Weave has been my nickname ever since some guy named Frank Kros set me up a user account in 1982 on a Burroughs mainframe that I was to do some contract COBOL programming on. The college I was attending at rented time on that system. Since he forgot how to spell my last name, he just gave me a user account named “weave” on it — and I’ve been using that name ever since.
In 1999, right smack in the middle of the dot com boom period, domain names were selling like mad, with some fetching millions of dollars. It got tough to find short domain names for reasonable prices. I did manage to get weaverling.org and weaverling.com then because I have a fairly unusual last name. But anything weave.* was just not going to happen.
The domain weave.org expired a few months ago due to non-payment by original owner. Once that happens, as with other domains, there’s a grace period where the original owner can reclaim it. After that, it’s released and various scum bag companies that collude with registrars and hence have hooks into the entire domain process can snap it up and offer it for resale to the highest bidder.
That is what happened to weave.org. 38 people besides myself put in an initial offer for the domain. One guy topped me, with username of rogabiz. I googled that and found out that user is most likely a domain speculator, attempting to buy low and resell high. I also saw that weave.info is for sale at $1,697 at another site.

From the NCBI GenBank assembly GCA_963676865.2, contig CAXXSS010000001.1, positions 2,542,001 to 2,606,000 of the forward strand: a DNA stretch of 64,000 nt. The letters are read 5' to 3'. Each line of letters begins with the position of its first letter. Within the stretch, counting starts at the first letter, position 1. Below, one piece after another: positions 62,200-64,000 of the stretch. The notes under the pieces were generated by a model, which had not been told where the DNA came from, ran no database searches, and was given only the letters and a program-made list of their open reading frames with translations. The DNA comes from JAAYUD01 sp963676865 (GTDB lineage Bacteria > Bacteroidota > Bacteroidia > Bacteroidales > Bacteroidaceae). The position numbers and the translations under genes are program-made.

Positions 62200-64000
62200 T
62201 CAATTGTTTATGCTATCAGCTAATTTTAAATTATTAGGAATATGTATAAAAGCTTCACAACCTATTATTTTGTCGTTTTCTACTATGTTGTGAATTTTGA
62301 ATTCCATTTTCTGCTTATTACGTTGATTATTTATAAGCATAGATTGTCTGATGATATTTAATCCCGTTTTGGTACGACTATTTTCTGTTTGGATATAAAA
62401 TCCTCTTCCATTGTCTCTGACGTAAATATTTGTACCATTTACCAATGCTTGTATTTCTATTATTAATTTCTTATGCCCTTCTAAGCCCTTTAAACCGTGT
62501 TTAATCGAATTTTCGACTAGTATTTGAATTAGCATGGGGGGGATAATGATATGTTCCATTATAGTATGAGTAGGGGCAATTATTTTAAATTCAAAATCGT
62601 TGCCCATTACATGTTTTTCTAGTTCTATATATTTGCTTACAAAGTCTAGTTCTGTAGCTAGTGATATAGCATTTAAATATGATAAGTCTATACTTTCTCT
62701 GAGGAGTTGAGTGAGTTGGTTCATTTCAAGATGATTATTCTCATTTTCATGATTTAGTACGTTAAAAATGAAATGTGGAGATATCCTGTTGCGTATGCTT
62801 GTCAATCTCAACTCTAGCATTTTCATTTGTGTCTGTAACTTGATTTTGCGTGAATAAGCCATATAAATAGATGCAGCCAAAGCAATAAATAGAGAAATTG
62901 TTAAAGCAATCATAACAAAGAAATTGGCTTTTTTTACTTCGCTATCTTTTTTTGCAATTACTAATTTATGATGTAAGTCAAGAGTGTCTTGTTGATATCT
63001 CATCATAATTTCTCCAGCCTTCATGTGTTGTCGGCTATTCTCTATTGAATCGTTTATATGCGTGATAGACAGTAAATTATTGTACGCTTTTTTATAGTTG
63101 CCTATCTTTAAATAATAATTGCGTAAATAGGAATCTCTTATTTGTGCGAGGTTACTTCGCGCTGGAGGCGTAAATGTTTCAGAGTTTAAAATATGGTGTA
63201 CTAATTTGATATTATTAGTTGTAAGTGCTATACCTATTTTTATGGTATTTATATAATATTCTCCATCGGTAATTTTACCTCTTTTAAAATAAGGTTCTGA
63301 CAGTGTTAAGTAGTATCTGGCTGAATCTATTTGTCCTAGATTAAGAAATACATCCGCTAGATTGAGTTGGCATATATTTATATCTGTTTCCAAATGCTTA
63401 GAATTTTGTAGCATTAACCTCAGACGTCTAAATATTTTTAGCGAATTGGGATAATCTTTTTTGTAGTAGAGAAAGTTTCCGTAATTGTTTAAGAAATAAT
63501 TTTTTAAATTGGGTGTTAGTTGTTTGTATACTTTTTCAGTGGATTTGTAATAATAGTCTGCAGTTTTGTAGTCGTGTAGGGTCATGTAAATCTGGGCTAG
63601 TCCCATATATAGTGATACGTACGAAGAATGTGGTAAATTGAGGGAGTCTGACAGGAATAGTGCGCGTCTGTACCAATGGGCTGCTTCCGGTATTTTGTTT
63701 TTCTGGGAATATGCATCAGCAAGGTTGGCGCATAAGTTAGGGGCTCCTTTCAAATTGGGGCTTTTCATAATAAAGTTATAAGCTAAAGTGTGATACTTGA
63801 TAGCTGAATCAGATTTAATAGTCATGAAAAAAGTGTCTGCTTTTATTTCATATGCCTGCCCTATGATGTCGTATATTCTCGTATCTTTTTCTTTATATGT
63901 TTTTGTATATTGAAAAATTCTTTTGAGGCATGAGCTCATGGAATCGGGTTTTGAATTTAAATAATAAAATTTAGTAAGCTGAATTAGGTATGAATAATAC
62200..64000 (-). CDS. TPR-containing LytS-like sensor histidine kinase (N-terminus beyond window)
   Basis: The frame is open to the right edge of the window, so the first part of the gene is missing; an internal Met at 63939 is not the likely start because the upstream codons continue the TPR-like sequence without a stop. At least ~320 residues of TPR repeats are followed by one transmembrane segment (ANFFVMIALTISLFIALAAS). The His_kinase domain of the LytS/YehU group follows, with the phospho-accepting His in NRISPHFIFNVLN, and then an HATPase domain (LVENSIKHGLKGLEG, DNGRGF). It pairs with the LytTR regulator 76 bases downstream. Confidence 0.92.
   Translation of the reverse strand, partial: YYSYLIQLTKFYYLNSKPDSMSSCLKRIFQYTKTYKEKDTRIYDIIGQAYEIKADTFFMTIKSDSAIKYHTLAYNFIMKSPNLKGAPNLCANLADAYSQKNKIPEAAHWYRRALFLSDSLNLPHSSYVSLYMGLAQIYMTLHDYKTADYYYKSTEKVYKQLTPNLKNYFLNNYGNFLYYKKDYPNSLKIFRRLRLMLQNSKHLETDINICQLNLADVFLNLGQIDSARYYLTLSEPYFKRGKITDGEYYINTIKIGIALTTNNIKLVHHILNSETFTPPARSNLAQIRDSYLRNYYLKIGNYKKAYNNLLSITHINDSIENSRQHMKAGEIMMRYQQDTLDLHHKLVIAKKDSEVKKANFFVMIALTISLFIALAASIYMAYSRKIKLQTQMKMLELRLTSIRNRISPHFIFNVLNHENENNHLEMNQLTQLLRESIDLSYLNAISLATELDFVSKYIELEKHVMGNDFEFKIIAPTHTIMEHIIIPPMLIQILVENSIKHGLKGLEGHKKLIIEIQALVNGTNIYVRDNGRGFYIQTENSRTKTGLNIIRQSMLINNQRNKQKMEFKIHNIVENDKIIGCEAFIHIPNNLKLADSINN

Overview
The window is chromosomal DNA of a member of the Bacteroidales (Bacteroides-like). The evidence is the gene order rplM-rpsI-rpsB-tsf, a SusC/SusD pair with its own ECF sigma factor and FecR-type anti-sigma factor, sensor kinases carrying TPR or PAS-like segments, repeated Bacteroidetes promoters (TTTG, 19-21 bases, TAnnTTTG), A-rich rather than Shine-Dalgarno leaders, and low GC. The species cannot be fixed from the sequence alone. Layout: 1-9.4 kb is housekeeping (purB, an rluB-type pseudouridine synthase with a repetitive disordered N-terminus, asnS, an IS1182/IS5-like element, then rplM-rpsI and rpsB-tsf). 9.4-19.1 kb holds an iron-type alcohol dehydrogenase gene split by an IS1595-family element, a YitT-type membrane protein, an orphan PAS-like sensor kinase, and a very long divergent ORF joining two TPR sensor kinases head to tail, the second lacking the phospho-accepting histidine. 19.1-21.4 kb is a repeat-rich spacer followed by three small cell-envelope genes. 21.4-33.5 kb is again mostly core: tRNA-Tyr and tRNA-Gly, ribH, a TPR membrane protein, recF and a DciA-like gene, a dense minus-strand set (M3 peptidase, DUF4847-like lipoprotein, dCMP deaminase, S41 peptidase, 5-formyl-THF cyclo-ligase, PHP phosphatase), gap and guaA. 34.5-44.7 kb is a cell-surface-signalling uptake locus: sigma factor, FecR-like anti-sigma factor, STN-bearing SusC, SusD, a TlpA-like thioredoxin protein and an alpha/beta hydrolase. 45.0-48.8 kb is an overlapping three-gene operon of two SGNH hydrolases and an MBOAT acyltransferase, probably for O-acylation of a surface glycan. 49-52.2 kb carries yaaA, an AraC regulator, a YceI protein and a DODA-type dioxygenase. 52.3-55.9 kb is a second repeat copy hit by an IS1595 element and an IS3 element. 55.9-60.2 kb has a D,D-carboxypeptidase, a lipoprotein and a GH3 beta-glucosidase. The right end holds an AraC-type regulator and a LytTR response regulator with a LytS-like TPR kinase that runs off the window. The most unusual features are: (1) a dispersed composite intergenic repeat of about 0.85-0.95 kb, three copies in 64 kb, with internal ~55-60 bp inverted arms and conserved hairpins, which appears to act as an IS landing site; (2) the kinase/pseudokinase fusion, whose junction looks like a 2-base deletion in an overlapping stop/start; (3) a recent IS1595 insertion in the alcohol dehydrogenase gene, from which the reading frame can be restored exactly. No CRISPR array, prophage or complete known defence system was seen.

So I figured I was doomed. weave.org would have to have more value than the name in the lesser known TLD of .info. But I decided to give it a try and was worried I’d get too carried away and pay too much. I was hoping to not go higher than $500 but might have went a bit over that if needed.
But I had a bit of potential good luck on my side. The domain auction was listed to end on December 31st at 15:55. Hoping that most serious speculators would not be “working” on New Years Eve. I set out to try sniping in a bid at the last minute. But timing was the key. Any bids submitted during the last five minutes increased the bid deadline by another five minutes. So I dropped my bid in with six minutes to go, at 15:49. I then sat there for 6 minutes anxiously waiting to see if anyone submitted a higher bid.
Until eventually, bam — it was MINE MINE MINE! So now you can email me @weave.org too!